Q: So, in the case of Walmart, it looked like they got a big tax break, but it was because of the misinformation?

A: Misinformation that was provided us – correct – not intentionally. I told them I need to know your costs for building the building. They gave me the costs to build the building. But there were certain things that don’t affect your value. But, it wasn’t broken out, so we didn’t know that.

Q: Of the abatement applications, what was the biggest change?

A: Well, we had such a major increase in residential values, specifically. You average value went up $50,000 to $60,000 this year. That was the biggest change. People think you can’t go up more than 2 ½ percent. Well, that’s not what Proposition 2 ½ says. What Proposition 2 ½ says – that if I raised $100 million in taxes last year, I can raise $102.5 million this year. So, once I determine a value, whatever it is, I have to calculate it out for each parcel.

Q: So an average increase of $50,000 to $60,000 for residential property values – is that huge compared to typical years?

A: Compared to normal years, yes. Well, the market is crazy. Look at your own newspaper and you’ll see that there is not a lot of inventory out there. So, therefore, that drives the prices up. You are back to 2003-2004 when you had bidding wars at open houses. We’re virtually at that right now here in Saugus.

Q: Normally, what would the residential values go up?

A: About five percent. The state requires us to assess at full and fair cash value. Now, once we do our statistical analysis, we have to be between 90 percent and 110 percent of what the statistics tell us is full and fair cash value. I have never, in all of my years, gone higher than 98 percent. I am generally at 95, 96 percent of what fair market value is. And as far as I can recall during my time here in Saugus, that’s the most it’s ever gone up – five percent. There are some years when it never went up. As assessors, we have to do the statistical analysis every year, whereas, back in the early 2000s, you did it once every three years. Like, 2018 is our revaluation year. It used to be, I did it in ’15 and now I’m doing it in ’18. For both the taxpayer and the town, it’s better to do it every year. You have a better idea of what your property potentially is worth. And if the value goes up, generally, the tax rate will come down if the budget didn’t change. Like last year, our residential tax rate went down 15 cents. Values went up; therefore, something came down. But the budget also went up. If we were raising the same figure last year as we were the year before, it would have gone down a lot more.

Q: And the valuation increases last year were the biggest in the time you have been here?

A: Yes. I don’t know what 2018 isn’t going to bring yet, because I haven’t started to analyze those yet. But the market is still crazy. Not just in Saugus either. It’s crazy all over. In my hometown [Everett], it’s insane what they’re doing, value-wise. If my house were here in Saugus, it would be worth $725,000, and there’s nothing spectacular about it – updated or anything. It’s a $420,000 value [in Everett]. My average value in single family homes in Saugus is $372,000. Where would you rather live, Saugus or Everett? To me, I certainly wouldn’t pay $420,000 for it. But that’s what the market generates.

Q: So, in Saugus, home valuations went up by an average of $50,000 to $60,000.

A: Yes. Some went up more. Some went up less. But, the average was $50,000 to $60,000.

Q: So a lot of people saw a tax increase.

A: They did. We’re in fiscal ’17 now and the abatement process is over. But, yes, hypothetically, the vast majority of people probably did see a substantial increase in their tax bill.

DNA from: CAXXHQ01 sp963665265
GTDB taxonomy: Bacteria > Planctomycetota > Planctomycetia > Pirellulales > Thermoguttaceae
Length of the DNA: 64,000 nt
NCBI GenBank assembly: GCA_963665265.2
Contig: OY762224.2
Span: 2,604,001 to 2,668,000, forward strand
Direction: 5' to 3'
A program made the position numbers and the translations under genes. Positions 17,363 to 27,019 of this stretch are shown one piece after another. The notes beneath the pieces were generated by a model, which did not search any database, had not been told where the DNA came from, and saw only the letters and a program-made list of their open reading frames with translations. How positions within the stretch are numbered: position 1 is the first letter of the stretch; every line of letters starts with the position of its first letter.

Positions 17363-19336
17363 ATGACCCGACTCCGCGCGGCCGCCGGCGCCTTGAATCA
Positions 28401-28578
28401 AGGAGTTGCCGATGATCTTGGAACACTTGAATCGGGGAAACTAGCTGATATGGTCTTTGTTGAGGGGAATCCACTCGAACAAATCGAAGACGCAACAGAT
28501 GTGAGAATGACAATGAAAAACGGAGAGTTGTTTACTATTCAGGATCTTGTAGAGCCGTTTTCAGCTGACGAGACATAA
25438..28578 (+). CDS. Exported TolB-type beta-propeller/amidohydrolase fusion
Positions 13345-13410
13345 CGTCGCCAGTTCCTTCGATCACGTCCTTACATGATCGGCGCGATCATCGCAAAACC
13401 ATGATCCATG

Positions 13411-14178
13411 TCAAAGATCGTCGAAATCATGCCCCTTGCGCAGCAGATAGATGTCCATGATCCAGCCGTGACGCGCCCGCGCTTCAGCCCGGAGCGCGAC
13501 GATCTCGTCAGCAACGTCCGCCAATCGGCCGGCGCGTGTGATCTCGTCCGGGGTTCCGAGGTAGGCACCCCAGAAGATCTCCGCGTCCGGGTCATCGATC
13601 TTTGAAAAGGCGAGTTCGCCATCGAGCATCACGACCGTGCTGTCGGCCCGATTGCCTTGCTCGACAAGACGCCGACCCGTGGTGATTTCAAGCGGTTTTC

Q: How many properties are being inspected every year?

A: After this reval (2018), it will be 1,000 properties per year, which is the ongoing program – plus all building permits and all abatements. You could have probably 1,500 inspections a year, including permits and everything.

Q: So, how many people involved in inspecting the 1,500?

A: The 1,000 is Patriot Properties. Permits and everything for occupancies, that’s me. So, they’re [Patriot Properties] doing a thousand. And I’m doing 400 to 500.

Q: So, the revaluation begins in [fiscal] 2018.

A: Right. It starts July 1.

Q: How often will it be after that?

A: Five years. As co-chairman of the legislative committee for the assessors association, we pushed for five years. It used to be three years. But assessors are doing a better job because they are doing statistics and they are better educated. We’re better professionals than we were 10 to 15 years ago. So, we pushed and we got it to five years. So, the next one won’t be until 2023. And I’ll be retired then.

Q: How many years do you have left?

A: I am planning on two. I’ll stay through the abatements for fiscal ’19. I wouldn’t leave the town in the middle of something like that – so, roughly, June of ’19.

Q: What’s the most significant trend that you have seen during your time in Saugus?

A: A lot of people buying old beat-up homes and gutting them. A lot of people. And in a lot of cases, I would attribute that to where the zoning was changed a number of years ago, where you need 23,000 square feet for a buildable lot. If you got a house and redo what’s there, you can still build on that lot. And land is at a premium, I don’t care where you go. Not every lot can be 23,000 square feet. So, the big trend – I would say people buying and gutting – and doing great jobs, generating a nice value, which ultimately generates a nice tax bill.

Q: What about on the commercial side, any trends?

A: Route 1 is insane right now. They rezoned Route 1 so you can build residential and commercial together. The Hilltop as well as the miniature golf course: Two huge developments that are going to be mixed-use – partially commercial, partially residential. That’s a real, moving trend across the state.

Q: How long before the town feels the impact of what’s going on on Route 1?

A: The miniature golf, we’ve started to see because they started to pull permits. We’ve started to see revenues come in. As far as tax dollars, I would say, it will be about two years. You’ve got 250 hotel rooms. You’ve got roughly 250 apartment buildings, apartments plus the retail, and it’s basically the same up at the Hilltop. So I would say roughly two years. But we’ve already started to see dollars come in for building permits, which is pretty substantial, when you’re talking projects the size of $70 million to build.